Tanenbaum, who must sit up nights mining law-and-order headlines for ethical dilemmas, comes a cropper with this overstuffed 13th case for crusading New York A.D.A. Butch Karp and his wife, personal-security consultant Marlene Ciampi.
In fact, the caseload is tripled, not just doubled, between Butch and Marlene, because, as in their last several outings, their genius daughter Lucy, who ought to be in school learning a new language every month, is stirring up her own trouble. This time, she’s cutting classes to work in a Catholic soup kitchen that puts her in touch with some unsavory types, from Canman (né John Williams), soon to be identified as the leading suspect in the killings of a mounting list of his fellow street dwellers, to Fake Ali (né Jerome Watkins), the victim whose body Lucy discovers. While Lucy is scouring the streets of Manhattan for Canman, who she can’t believe is guilty, her father caroms from a truckload of fishy cases (a crook who was supposedly about to ram a police cruiser is shot ten times in the back, an aspiring client of Marlene’s kills a homeless man who was allegedly in the process of mugging her even though he was already carrying a pricey Lady Rolex) back to his old hotseat as acting chief of Homicide. But it’s Marlene who ends up in the deepest trouble, a victim of her own success when the IPO of the security firm that’s gobbled up her partnership with Harry Bellow sends her net worth soaring overnight, and she promptly shops and drinks herself into a wild spree that can’t possibly end well.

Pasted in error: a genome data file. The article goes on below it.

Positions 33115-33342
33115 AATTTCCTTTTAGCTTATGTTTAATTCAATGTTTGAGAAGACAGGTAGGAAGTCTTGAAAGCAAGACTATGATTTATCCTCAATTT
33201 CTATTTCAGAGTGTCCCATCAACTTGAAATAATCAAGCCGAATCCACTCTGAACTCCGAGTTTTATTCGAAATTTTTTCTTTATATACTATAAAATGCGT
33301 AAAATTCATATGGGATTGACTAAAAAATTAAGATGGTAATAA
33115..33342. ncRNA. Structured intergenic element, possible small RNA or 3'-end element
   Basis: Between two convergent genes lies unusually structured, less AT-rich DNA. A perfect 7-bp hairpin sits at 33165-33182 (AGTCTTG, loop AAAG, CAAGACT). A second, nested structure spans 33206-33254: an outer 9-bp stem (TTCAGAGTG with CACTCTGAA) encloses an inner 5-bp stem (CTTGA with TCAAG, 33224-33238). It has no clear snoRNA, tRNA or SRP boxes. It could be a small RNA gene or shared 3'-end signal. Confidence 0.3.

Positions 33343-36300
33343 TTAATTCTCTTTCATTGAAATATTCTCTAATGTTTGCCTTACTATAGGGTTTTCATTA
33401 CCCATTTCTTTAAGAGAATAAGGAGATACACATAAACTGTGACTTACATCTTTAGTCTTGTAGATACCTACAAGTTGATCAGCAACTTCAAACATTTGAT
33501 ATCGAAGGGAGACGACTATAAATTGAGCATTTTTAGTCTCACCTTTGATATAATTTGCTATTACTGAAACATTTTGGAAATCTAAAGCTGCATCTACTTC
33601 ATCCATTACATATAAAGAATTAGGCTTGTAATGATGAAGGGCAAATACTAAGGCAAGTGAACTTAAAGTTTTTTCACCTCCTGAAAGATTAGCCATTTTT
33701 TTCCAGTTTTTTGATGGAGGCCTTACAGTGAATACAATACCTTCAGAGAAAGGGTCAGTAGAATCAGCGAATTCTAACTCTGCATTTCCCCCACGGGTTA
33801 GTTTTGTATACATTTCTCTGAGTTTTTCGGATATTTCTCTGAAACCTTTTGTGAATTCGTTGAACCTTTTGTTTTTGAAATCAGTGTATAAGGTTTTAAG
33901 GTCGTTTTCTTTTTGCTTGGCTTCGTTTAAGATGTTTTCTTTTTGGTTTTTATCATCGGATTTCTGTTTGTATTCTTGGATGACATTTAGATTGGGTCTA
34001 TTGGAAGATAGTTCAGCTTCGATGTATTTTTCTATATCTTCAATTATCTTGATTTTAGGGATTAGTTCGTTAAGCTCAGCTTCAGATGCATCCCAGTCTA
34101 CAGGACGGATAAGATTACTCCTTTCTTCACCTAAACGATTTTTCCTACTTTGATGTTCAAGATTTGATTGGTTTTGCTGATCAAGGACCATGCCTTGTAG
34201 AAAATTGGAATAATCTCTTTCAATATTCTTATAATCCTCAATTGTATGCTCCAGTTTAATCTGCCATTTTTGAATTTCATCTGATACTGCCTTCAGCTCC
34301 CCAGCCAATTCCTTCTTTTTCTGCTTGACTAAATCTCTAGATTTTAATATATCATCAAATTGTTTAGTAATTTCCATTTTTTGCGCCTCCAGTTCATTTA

As usual, there’s much, much more, but this time Tanenbaum, fresh from the well-wrought True Justice (2000), seems as overwhelmed as any real-life D.A. by the banquet of felonies. The NYPD politics still have a satisfying stench, but the many mysteries manage to be both as murky and as transparent as the East River.